This is war

14045598_4397077922813_367276187445729823_nThe accompanying video of rescue attempts after a Russian airstrike on an Aleppo neighborhood is painful to watch.

There is this little boy liftedout of the rubble of a Aleppo neighborhood, then a second child, and a grown-up, and off-camera you hear the cries of rescuers swell and wane as they — I suppose — find new survivors (at least, I hope they’re survivors).

Through it all, the little boy sits in the ambulance and, as Time magazine reported, he doesn’t make a sound. He is a tiny king presiding over a corner of hell and if was possible, I would reach out and hug him.

Maybe these photos are the only way to break through the nonsense. Remember the photo of Alyan Kurdi, the little Syrian boy who drowned with 12 others that day when his family was trying to reach Canada? His little body in the surf woke us up, but the horror continues.

If I could write the end of this video, it would be at the 10-year mark, where the news media descends again on this boy’s home, and he’s happy and smiling, and doesn’t want to be interrupted by this chattering class with clicking cameras and shouted questions because he’s playing video games — nice, benign video games, not the kind where you shoot and kill because he’s seen that already and it’s not entertaining.

And the media reports that he and his family have chosen to remain in Aleppo, which is rebuilding in the most amazing ways — green ways! parks! community gardens! — that makes the bad old days something so far in the past that people have to scratch their heads to remember.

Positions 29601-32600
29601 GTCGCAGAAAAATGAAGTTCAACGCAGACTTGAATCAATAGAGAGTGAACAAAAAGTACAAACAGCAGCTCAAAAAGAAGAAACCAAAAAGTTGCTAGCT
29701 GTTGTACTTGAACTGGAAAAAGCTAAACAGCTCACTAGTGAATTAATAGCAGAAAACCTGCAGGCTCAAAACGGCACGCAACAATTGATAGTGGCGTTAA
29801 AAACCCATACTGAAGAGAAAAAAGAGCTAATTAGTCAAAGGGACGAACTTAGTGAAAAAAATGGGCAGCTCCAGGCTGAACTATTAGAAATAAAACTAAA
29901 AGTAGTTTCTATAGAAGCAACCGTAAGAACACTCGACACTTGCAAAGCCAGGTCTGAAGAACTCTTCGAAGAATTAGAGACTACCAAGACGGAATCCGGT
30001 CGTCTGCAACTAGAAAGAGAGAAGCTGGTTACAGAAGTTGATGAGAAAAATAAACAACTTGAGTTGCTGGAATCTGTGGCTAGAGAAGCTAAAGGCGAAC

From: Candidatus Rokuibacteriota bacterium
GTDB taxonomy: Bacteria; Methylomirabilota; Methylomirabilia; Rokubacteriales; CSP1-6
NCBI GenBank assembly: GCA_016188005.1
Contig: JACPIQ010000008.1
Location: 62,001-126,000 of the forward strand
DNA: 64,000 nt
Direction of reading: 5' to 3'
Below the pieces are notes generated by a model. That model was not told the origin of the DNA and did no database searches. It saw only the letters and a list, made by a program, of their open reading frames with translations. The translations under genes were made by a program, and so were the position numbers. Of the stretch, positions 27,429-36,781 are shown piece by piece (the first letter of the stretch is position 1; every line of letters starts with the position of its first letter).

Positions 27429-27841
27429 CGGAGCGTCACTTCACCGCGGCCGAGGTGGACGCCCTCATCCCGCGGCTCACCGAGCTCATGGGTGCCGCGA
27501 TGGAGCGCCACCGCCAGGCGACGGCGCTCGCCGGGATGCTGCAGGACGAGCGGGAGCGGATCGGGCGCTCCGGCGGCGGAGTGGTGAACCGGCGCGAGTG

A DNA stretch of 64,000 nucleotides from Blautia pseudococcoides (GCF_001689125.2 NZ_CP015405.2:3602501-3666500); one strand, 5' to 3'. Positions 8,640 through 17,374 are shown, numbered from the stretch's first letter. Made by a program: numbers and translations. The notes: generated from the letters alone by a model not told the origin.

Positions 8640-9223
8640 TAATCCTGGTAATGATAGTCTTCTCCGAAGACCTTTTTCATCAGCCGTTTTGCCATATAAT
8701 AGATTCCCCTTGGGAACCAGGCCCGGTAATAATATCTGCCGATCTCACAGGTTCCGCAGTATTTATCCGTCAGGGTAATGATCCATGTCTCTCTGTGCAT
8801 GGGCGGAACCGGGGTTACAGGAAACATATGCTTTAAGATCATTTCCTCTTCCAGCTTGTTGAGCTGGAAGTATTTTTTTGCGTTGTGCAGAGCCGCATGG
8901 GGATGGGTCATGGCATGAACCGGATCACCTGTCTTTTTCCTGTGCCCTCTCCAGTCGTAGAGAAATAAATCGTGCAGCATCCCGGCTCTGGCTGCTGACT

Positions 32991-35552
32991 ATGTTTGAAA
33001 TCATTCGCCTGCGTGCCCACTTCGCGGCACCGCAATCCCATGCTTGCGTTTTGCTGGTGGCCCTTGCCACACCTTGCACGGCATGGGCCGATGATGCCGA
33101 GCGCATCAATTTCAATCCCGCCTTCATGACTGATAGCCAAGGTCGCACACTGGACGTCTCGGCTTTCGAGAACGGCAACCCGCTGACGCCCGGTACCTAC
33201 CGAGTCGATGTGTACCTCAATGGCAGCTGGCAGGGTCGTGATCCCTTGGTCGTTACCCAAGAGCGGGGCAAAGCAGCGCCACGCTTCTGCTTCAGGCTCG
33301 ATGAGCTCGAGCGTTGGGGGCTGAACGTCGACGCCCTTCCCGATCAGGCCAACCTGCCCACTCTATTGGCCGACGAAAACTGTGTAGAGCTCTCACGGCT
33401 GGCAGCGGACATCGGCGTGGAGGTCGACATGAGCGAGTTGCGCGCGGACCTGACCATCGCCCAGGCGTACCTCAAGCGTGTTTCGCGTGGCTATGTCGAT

And then there is another 10 years, and another, and the little bloodied boy is a man with a family and he tells the media that they should go away now, and leave him to live his peaceful life, in peace. And they do so, because it feels cruel to remind people that we once thought bombing the hell out of a neighborhood was a way to bring about peace.

The linked video is from the Aleppo Media Centre. More on them here.

UPDATE: Here’s more on the boy, Omran Daqneesh, age 5. He and the rest of his family survived the attack. When he finally spoke, his first words were to ask for his father, who had pulled him out of the rubble.

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One response to “This is war

  1. I well up with emotion just looking at that little guy. We may not know these people and they may be far away, but he is OUR child. These are OUR people who are suffering. These are families who love their children, who want them to be safe, and want to live in peace – Just Like Us. I don’t know how to stop the fighting, but I wish it would stop. I wish people could live in peace. All I can think of to do is to support compassionate responses instead of the hateful ones expressed by Trump & some of his followers, and to do what I can here to support families who had to flee from scenes like the one in the video. I just can’t imagine being in the shoes of parents on the ground in Aleppo. It’s scary to stay and scary to leave. This little boy is precious.

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